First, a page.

|What IBEW and Congress Can Do About the Future of the Energy Grid
America's energy infrastructure is on Capitol Hill's agenda, and the IBEW was there to provide some expertise.
International President Lonnie R. Stephenson discussed the pressing need for a 21st century electrical grid on Feb. 15 when he appeared before the U.S. House of Representatives Energy and Commerce Committee.
"We need a truly national grid and new transmission lines that can safely and reliably transfer power — including renewables like wind and solar — from energy rich regions to those parts of the country most in need," he said. "And that means we need new transmission projects that will cross multiple jurisdictions and state lines."
Stephenson cited the proposed Clean Line project planned to deliver clean and low-cost electricity but which has encountered regulatory resistance from state and local jurisdictions. These high voltage transmission lines seek to transport wind power from states like Kansas to the East Coast.
"Just like the Interstate Highway System, the modern transmission lines of the 21st century can't stop at the state line. But it only takes one local commission or regulatory board to delay a project like Clean Line indefinitely," Stephenson said.
The hearing demonstrated a bipartisan interest on the part of the committee members to learn what the country needs and what the federal government should do to assist.
"We have the resources to get this done, we only need the will to do it," said Rep. Frank Pallone of New Jersey and ranking member of the committee.
Many Republican members stated interest in relaxing regulations, which could solve some of those jurisdictional delays, creating more clean energy projects and jobs for IBEW members, said International Representative Breana Malloy.
"An impressive number of representatives said they had visited our training centers and were impressed. Some mentioned having fathers or other family members who were linemen," Malloy said. "Hopefully this knowledge and experience will translate to a time of opportunity for our membership."
Much of the new technology will be digital but as Stephenson and other panelists said, there is still a gaping need for more pipes and wires — and the skilled workforce to build them.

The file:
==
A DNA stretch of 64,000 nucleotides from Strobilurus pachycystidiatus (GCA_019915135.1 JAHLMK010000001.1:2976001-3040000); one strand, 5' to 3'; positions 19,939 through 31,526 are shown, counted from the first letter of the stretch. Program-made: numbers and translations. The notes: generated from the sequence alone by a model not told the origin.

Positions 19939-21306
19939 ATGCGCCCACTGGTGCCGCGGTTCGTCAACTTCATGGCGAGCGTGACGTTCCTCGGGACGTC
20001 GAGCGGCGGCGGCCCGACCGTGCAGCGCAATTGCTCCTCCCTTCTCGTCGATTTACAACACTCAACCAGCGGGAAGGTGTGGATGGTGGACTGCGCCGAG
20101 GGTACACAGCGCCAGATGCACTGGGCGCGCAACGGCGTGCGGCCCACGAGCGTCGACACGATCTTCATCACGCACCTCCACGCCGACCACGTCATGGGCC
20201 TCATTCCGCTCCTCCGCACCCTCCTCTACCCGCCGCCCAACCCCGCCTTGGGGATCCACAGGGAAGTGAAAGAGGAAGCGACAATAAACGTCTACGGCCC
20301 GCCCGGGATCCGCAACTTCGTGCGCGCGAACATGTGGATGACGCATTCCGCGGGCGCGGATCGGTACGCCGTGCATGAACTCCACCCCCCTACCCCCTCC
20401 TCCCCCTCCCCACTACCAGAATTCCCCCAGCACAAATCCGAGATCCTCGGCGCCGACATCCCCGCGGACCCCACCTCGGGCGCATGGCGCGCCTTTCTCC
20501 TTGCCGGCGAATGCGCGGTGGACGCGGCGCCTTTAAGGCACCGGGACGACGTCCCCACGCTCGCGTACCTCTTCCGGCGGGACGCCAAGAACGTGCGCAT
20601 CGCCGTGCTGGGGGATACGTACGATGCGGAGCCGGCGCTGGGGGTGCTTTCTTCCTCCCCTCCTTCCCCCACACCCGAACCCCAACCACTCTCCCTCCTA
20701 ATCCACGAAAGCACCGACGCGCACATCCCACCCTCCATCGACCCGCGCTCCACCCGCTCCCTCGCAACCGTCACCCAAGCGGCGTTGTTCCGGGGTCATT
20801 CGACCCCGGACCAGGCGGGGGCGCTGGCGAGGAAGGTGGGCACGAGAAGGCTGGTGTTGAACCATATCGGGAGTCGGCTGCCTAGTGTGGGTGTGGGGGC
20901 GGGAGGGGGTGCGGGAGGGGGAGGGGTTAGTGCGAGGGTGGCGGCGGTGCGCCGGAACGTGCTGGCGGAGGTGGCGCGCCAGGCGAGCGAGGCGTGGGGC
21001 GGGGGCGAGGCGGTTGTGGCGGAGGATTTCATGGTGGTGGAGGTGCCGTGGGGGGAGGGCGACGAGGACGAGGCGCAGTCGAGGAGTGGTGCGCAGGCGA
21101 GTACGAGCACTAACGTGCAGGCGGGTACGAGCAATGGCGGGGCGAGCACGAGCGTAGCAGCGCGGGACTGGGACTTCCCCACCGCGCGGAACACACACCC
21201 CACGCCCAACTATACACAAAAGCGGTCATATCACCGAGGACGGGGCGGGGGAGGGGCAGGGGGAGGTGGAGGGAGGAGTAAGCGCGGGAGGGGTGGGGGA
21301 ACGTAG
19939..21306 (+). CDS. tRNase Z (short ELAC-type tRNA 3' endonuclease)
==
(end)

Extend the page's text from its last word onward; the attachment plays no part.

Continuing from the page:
"We're constantly looking at projections and workforce need, and are training on the latest technology," Stephenson said, stressing the value of IBEW apprenticeships that are self-funded through collective bargaining agreements.
Stephenson also spoke about the need for reliable energy from baseload sources like nuclear and coal that supply constant, steady electricity unlike wind and solar. Recent state actions in New York and Illinois to keep nuclear plants from closing were mentioned by some representatives, solutions that IBEW locals championed.
"We're moving to a green economy … but we still have to have reliable baseload and nuclear is a very reliable, baseload energy that has zero emissions," Stephenson said. "I believe clean coal technology still needs to be looked at. There are still opportunities and the federal government could help fund some of that technology, like carbon capture and sequestration."
It was IBEW members who built the first electrical grid more than 100 years ago, Stephenson said, and with our state-of-the-art training programs, our members will be ready this time too.
"While our energy renaissance has provided us the benefits of affordable, reliable energy and jobs, we can do better," said Rep. Fred Upton of Michigan. "It's time we took a look at barriers to modernizing existing laws so we can improve and expand our infrastructure to maximize the economic potential of our natural resources."
Terry O'Sullivan, general president of the Laborers International Union of North America, also spoke before the committee, as well as Rex Ferry, owner and CEO of Valley Electrical Consolidated, who represented the National Electrical Contractors Association.
"Addressing our nation's current and future employment needs is critically important," Ferry said. "We believe the existing apprenticeship infrastructure provided by construction trades is a sure-fire bet for success. More important, the program is 100 percent industry designed and funded and is a wheel that does not need to be reinvented."